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Otherwise, if there’s an empty corner, play there.. Big data is no use if you can’t turn it into knowledge, however, and there aren’t enough scientists in the world for the task. Edwin Hubble discovered new galaxies by poring over photographic plates, but you can bet the half-billion sky objects in the Sloan Digital Sky Survey weren’t identified that way. It would be liketrying to count the grains of sand on a beach by hand. You can write rules to distinguish galaxies from stars from noise objects (such as birds, planes, Superman), but they’re not very accurate. Instead, the SKICAT (sky image cataloging and analysis tool) project used a learning algorithm. Starting from plates where objects were labeled with the correct categories, it figured out what characterizes each one and applied the result to all the unlabeled plates. Even better, it could classify objects that were too faint for humans to label, and these comprise the majority of the survey.. Each tribe’s solution to its central problem is a brilliant, hard-won advance. But the true Master Algorithm must solve all five problems, not just one. For example, to cure cancer we need to understand the metabolic networks in the cell: which genes regulate which others, which chemical reactions the resulting proteins control, and how adding a new molecule to the mix would affect the network. It would be silly to try to learn all of this from scratch, ignoring all the knowledge that biologists have painstakingly accumulated over the decades. Symbolists know how to combine this knowledge with data from DNA sequencers, gene expression microarrays, and so on, to produce results that you couldn’t get with either alone. But the knowledge we obtain by inverse deduction is purely qualitative; we need to learn not just who interacts with whom, but how much, and backpropagation can do that. Nevertheless, both inverse deduction and backpropagation would be lost in space without some basic structure on which to hang the interactions and parameters they find, and genetic programming can discover it. At this point, if we had complete knowledge of the metabolism and all the data relevant to a givenpatient, we could figure out a treatment for her. But in reality the information we have is always very incomplete, and even incorrect in places; we need to make headway despite that, and that’s what probabilistic inference is for. In the hardest cases, the patient’s cancer looks very differentfrom previous ones, and all our learned knowledge fails. Similarity-based algorithms can save the day by seeing analogies between superficially very different situations, zeroing in on their essential similarities and ignoring the rest.. The deeper problem, however, is that most learners start out knowing too little, and no amount of knob-twiddling will get them to the finish line. Without the guidance of an adult brain’s worth of knowledge, they can easily go astray. Even though it’s what most learners do, just assuming you know the form of the truth (for example, that it’s a small set of rules) is not much to hang your hat on. A strict empiricist would say that that’s all a newborn has, encoded in her brain’s architecture, and indeed children overfit more than adults do, but we would like to learn faster than a child does. (Eighteen years is a long time, and that’s not counting college.) The Master Algorithm should be able to start with a large body of knowledge, whether it was provided by humans or learned in previous runs, and use it to guide new generalizations from data. That’s what scientists do, and it’s as far as it gets from a blank slate. The “divide and conquer” rule induction algorithm can’t do it, but there’s another way to learn rules that can.. If gene C is expressed, gene D is not.. Symbolist machine learning is an offshoot of the knowledge engineering school of AI. In the 1970s, so-called knowledge-based systems scored some impressive successes, and in the 1980s they spread rapidly, but then they died out. The main reason they did was the infamous knowledge acquisition bottleneck: extracting knowledge from experts and encoding it as rules is just too difficult, labor-intensive, and failure-prone to be viable for most problems. Letting the computer automatically learn to, say, diagnose diseases by looking at databases of past patients’ symptoms and the corresponding outcomes turned out to be much easier than endlessly interviewing doctors. Suddenly, the work of pioneers like Ryszard Michalski, Tom Mitchell, and Ross Quinlan had a new relevance, and the field hasn’t stopped growing since. (Another important problem was that knowledge-based systems had trouble dealing with uncertainty, of which more in Chapter 6.). So does backprop solve the machine-learning problem? Can we just throw together a big pile of neurons, wait for it to do its magic, and on the way to the bank collect a Nobel Prize for figuring out how the brain works? Alas, life is not that easy. Suppose your network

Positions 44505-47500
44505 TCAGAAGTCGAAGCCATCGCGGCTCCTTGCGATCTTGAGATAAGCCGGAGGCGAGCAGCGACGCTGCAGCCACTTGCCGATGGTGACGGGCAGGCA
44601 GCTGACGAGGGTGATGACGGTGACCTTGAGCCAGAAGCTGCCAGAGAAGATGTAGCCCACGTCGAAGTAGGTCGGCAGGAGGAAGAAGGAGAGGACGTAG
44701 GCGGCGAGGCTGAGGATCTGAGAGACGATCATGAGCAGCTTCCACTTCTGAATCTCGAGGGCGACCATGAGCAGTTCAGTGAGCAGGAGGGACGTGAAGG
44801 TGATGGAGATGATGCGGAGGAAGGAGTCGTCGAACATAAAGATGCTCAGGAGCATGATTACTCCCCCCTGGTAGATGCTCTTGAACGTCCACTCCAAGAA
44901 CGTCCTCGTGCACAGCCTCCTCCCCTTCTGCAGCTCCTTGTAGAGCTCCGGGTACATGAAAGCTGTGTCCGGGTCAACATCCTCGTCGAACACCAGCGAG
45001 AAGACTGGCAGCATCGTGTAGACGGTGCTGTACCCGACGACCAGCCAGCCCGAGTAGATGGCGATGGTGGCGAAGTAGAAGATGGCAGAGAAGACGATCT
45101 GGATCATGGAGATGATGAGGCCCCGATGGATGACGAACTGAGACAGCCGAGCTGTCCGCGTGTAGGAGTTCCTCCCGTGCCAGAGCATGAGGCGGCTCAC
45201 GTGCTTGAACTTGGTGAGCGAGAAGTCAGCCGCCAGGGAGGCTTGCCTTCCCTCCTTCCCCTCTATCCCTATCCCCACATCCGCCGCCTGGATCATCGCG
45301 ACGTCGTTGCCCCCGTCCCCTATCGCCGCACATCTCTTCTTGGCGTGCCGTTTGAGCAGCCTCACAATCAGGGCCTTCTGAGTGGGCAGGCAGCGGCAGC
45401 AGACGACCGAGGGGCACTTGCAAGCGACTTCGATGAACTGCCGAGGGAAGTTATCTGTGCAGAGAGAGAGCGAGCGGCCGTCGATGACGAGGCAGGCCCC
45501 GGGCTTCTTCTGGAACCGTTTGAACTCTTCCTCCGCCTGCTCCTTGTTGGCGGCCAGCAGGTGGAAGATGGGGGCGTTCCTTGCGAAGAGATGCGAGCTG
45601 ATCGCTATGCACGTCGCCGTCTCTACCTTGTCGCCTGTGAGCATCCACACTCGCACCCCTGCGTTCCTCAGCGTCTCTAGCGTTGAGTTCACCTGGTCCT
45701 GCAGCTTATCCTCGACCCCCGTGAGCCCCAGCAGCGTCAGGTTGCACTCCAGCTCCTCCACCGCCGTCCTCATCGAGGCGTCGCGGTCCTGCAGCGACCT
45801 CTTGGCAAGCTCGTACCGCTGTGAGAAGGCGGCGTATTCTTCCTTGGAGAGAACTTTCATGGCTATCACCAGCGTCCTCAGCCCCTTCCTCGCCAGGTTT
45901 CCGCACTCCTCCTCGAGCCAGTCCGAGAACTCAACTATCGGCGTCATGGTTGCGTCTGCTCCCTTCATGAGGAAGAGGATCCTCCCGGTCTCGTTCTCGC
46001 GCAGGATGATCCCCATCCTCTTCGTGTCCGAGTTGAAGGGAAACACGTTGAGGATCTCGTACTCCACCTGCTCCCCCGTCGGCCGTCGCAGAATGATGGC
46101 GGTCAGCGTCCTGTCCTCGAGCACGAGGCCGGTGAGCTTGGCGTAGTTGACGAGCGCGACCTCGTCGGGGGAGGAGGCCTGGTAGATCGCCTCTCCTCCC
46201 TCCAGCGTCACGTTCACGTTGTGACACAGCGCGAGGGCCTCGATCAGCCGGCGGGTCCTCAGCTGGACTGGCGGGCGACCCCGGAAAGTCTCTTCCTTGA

has only one weight, and this is the graph of the error as a function of it:. This may change as our understanding of the brain improves. Inspired by the human genome project, the new field of connectomics seeks to map every synapse in the brain. The European Union is investing a billion euros to build a soup-to-nuts model of it. America’s BRAIN initiative, with $100 million in funding in 2014 alone, has similar aims. Nevertheless, symbolists are very skeptical of this path to the Master Algorithm. Even if we can image the whole brain at the level of individual synapses, we (ironically) need better machine-learning algorithms toturn those images into wiring diagrams; doing it by hand is out of the question. Worse than that, even if we had a complete map of the brain, we would still be at a loss to figure out what it does. The nervous system of theC. elegans worm consists of only 302 neurons and was completely mapped in 1986, but we still have only a fragmentary understanding of what it does. We need higher-level concepts to make sense of the morass of low-level details, weeding out the ones that are specific to wetware or just quirks of evolution. We don’t build airplanes by reverse engineering feathers, and airplanes don’t flap their wings. Rather, airplane designs are based on the principles of aerodynamics, which all flying objects must obey. We still do not understand those analogous principles of thought.. We can think of a Bayesian network as a“generative model,” a recipe for probabilistically generating a state of the world: first decide independently whether there’s a burglary and/or an earthquake, then based on that decide whether the alarm goes off, and then based on that whether Bob and Claire call. A Bayesian network tells a story: A happened, and it led to B; at the same time, C also happened, and B and C together caused D. To compute the probability of a particular story, we just multiply the probabilities of all of its different strands.. This is a radical departure from the way science is usually done. It’s like saying, “Actually, neither Copernicus nor Ptolemy was right; let’s just predict the planets’ future trajectories assuming Earth goes round the sun and vice versa and average the results.”. Connectionists’ models are inspired by the brain, with networks of S curves that correspond to neurons and weighted connections between them corresponding to synapses. In Alchemy, two variables are connected if they appear together in some formula, and the probability of a variable given its neighbors is an S curve. (Although I won’t show why, it’s a direct consequence of the master equation we saw in the previous section.) The connectionists’ master algorithm is backpropagation, which they use to figure out which neurons are responsible for which errors and adjust their weights accordingly. Backpropagation is a form of gradient descent, which Alchemy uses to optimize the weights of a Markov logic network.. The world has parts, and parts belong to classes: combining these two gives us most of what we need to make inference in Alchemy tractable. We can learn the world’s MLN by breaking it into parts and subparts, such that most interactions are between subparts of the same part, and then grouping the parts into classes and subclasses. If the world is a Lego toy, we can break it up into individual bricks, remembering which attaches to which, and group the bricks by shape and color. If the world is Wikipedia, we can extract the entities it talks about, group them into classes, and learn how classes relate to each other. Then if someone asks us “Is Arnold Schwarzenegger an action star?” we can answer yes, because he’s a star and he’s in action movies. Step-by-step, we can learn larger and larger MLNs, until we’re doing what a friend of mine at Google calls “planetary-scale machine learning”: modeling everyone in the world at once, with data continually streaming in and answers streaming out.. Three Algorithms for the Scientists under the sky,. Chapter Four. Neural Networks in Finance and Investing,* edited by Robert Trippi and Efraim Turban (McGraw-Hill, 1992), is a collection of articles on financial applications of neural networks.“Life in the fast lane: The evolution of an adaptive vehicle control system,” by Todd Jochem and Dean Pomerleau (AI Magazine, 1996), describes the ALVINN self-driving car project. Paul Werbos’s PhD thesis isBeyond Regression: New Tools for Prediction and Analysis in the Behavioral Sciences* (Harvard University, 1974). Arthur Bryson and Yu-Chi Ho describe their early version of backprop inApplied Optimal Control* (Blaisdell, 1969)..